There’s been a lot of talk in the last few years of Education about how we assess teachers in classrooms. Walkthroughs, mentoring, surveys, and a million other options have all been kicked around as possibilities. Being fans of “empirical data,” politicians have decided that using an assessment that wasn’t meant to look at teacher achievement as a measure of… wait for it… teacher achievement is like a good idea.
But I’ve stumbled across something that might actually be a solution. Really. Honestly.
Some lovely folks over at MIT published a paper on measuring brain activity via a small wristband. They do this by measuring electrodermal activity and using this to help measure cognitive activity.
Changes in skin conductance at the surface, referred to as electrodermal activity (EDA), reﬂect activity within the sympathetic axis of the Autonomic Nervous System (ANS) and provide a sensitive and convenient measure of assessing alterations in sympathetic arousal associated with emotion, cognition, and attention.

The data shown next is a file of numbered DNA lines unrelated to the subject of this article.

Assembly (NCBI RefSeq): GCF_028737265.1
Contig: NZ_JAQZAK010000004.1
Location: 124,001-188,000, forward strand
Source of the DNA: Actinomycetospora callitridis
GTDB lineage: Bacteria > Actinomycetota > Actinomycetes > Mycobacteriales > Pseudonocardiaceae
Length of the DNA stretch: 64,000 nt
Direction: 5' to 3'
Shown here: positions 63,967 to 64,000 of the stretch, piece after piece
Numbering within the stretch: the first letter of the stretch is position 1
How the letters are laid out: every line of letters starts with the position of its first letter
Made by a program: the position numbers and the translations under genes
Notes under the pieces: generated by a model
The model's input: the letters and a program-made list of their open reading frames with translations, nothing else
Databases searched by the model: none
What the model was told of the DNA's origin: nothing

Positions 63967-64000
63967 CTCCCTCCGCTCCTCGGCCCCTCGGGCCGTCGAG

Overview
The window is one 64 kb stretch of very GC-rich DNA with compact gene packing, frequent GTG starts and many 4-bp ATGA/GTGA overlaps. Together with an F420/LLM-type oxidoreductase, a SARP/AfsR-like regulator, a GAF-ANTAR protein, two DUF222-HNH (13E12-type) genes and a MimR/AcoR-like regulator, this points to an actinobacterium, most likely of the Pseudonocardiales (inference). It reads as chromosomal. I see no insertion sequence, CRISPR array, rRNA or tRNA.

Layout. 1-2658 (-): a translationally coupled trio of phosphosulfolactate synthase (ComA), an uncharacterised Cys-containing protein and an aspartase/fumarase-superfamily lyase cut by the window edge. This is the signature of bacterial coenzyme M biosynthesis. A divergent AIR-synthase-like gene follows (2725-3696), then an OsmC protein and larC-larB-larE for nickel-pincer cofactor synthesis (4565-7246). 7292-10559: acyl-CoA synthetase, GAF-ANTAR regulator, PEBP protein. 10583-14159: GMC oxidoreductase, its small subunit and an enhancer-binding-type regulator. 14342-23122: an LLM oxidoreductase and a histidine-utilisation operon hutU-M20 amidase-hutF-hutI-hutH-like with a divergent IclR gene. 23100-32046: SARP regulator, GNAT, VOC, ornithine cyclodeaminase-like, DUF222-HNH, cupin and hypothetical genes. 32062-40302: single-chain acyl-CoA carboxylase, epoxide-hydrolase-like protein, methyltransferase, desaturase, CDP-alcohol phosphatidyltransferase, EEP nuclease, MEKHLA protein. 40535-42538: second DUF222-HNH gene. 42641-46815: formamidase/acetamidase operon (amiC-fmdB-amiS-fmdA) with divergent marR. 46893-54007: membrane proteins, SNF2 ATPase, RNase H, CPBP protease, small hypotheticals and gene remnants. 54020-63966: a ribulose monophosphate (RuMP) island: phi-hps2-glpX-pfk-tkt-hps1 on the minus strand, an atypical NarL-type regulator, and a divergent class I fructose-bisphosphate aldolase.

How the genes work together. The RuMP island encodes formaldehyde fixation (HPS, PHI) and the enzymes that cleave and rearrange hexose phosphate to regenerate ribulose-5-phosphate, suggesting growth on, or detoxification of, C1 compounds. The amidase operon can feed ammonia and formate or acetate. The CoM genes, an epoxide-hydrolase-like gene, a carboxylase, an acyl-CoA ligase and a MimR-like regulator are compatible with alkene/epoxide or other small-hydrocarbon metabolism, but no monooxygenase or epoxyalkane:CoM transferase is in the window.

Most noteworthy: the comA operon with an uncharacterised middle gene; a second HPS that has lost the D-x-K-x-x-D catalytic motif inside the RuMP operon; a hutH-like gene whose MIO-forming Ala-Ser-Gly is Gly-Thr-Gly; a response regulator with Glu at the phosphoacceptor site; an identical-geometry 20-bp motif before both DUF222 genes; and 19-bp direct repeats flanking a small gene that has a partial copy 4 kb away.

Poh, M.Z., Swenson, N.C., Picard, R.W., “A Wearable Sensor for Unobtrusive, Long-term Assessment of Electrodermal Activity,” IEEE Transactions on Biomedical Engineering, vol.57, no.5, pp.1243-1252, May 2010. doi: 10.1109/TBME.2009.2038487 PDF
That PDF link will get you the whole paper. It’s a bit technical (though pretty readable…), but it outlines that there is now a way to measure the level of engagement a student is experiencing directly. In hard numbers. I’m looking forward to being able to monitor my own state- Can I actually tell when I’m engaged? Am I always right? Do the things that I think engage me actually do that?
The wealth of data that this can provide to educators would allow us to fine-tune our delivery and our instruction to maximize it’s impact on our students.